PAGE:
One of my mother’s many special traits was her strong belief that people are inherently good. I guess in theory, it’s the right belief to have. I myself once held onto that concept, especially as a child. Perhaps that is why both she and I never fully grasped the severity of certain storms brewing beneath the surface in our family.
At some point, much later in life, I began to loosen the grip on the belief of the “good” in all people. Of course, as an adult, I was facing a much different world than the one my mother witnessed growing up. I sometimes think the world in on a fast-track to hell and we are all too busy bashing politics and staring into our smartphones to even notice.
I would like to think that our family began as inherently good. All these years later though, following my mother’s death, I am left to wonder just where things started to go south. In my dad’s case, maybe it involved my birth and my mom’s struggle with ovarian cancer.
She was diagnosed while pregnant with me. The diagnosis caused her to worry about two frightening outcomes. One, that she wouldn’t survive long enough to raise me. Two, that I might be born with cancer, or at a greater risk. Fortunately, neither of those two scenarios came to pass. Once I was born and after a hysterectomy, our lives continued but were changed.
Mom was very overprotective of me, her brand new, breach baby born prematurely with a case of bronchitis. I am sure both my father and brother felt left out. Years later, she confided in me that my brother once announced that “He would never have kids, because you always have to do things for them.” It is certainly true, she did a lot for me.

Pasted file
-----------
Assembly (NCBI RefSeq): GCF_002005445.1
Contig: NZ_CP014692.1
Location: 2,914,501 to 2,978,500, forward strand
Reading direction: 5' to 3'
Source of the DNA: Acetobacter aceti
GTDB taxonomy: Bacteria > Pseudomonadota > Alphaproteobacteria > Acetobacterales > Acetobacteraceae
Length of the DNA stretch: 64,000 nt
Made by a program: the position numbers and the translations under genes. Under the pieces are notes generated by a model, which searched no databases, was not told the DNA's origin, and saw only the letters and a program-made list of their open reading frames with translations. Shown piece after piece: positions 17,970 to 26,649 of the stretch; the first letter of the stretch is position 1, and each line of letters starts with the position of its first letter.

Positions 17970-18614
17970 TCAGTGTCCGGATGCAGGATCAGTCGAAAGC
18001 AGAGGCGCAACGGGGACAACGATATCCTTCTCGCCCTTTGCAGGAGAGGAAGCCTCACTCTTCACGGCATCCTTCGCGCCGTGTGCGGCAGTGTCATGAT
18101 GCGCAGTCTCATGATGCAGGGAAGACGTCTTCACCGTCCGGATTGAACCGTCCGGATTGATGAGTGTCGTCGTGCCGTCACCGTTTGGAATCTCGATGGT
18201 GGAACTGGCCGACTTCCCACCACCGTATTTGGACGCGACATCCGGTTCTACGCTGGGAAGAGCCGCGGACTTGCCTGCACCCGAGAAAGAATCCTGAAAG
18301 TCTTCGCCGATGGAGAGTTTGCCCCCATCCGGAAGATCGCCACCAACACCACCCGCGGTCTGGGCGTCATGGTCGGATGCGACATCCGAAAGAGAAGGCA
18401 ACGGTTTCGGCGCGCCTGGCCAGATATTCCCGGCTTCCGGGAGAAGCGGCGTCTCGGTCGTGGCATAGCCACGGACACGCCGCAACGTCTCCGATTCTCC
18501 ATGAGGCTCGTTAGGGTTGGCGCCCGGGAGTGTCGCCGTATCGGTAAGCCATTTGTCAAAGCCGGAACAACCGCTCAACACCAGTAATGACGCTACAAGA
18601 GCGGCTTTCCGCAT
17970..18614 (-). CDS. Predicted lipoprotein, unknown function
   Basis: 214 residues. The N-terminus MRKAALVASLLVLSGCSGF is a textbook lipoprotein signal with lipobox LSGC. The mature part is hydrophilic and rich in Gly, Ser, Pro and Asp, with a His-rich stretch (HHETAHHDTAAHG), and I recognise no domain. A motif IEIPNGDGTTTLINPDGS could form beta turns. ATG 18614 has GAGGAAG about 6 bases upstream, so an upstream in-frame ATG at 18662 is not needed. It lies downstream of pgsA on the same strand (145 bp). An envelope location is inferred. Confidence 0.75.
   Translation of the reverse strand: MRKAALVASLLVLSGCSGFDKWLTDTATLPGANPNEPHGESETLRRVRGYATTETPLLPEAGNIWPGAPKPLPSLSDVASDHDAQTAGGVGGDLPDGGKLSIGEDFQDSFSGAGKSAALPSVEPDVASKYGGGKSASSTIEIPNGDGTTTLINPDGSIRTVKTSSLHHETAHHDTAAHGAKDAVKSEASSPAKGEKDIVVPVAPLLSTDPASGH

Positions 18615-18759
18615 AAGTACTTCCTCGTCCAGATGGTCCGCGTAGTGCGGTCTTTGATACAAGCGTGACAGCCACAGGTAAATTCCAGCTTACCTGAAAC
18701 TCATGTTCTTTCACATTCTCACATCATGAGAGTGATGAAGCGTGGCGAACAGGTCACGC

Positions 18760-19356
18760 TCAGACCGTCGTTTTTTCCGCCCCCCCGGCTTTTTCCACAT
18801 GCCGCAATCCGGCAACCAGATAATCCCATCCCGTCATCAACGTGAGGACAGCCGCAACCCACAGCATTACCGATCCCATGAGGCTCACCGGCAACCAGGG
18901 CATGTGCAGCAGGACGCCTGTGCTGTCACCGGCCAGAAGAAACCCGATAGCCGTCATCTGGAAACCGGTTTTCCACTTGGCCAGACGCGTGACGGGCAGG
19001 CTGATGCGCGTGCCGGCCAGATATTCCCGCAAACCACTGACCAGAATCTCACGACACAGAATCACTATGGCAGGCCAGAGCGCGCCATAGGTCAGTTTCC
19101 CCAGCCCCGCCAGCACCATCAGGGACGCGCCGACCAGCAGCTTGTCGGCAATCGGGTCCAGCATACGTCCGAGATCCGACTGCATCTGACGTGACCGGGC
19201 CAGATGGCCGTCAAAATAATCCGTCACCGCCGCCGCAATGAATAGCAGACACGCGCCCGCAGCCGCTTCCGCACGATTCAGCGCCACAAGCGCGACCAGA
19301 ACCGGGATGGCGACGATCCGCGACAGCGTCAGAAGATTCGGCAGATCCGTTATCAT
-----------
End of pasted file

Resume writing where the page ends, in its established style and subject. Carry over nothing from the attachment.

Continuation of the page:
Over the years, I guess that continued to some degree. My mother and I remained very close and me and my brother’s age difference didn’t help matters any. In turn, later in life, he pivoted towards my father. Beyond the age difference, my brother being nine years older than me, our lives were as different as night and day. Like my dad, he took the blue-collar path and my incompetence with building things or fixing cars was beyond his imagination. Marrying a girl who didn’t care for either me or my mother probably added fuel to the fire.
Even though I now live in a different age than the one my mother grew up in, much like her, I believed that we all had enough “good” in us that would surface in her final days. I didn’t expect family group hugs or flowers and a picnic basket, but I thought we could all muster-up just enough civility. Little did I realize that as soon as my mom drew her last breath, my remaining family members would all pull out their heart-cutting knives, sever the family ties and aim the pointed ends of the blades right for my back.
With it all said and done, I still have the desire to believe (as my mother did) that people are inherently good. Once my world came crashing down, there stood a few ready to prove the concept is true.
Just nobody from the group that was once my family.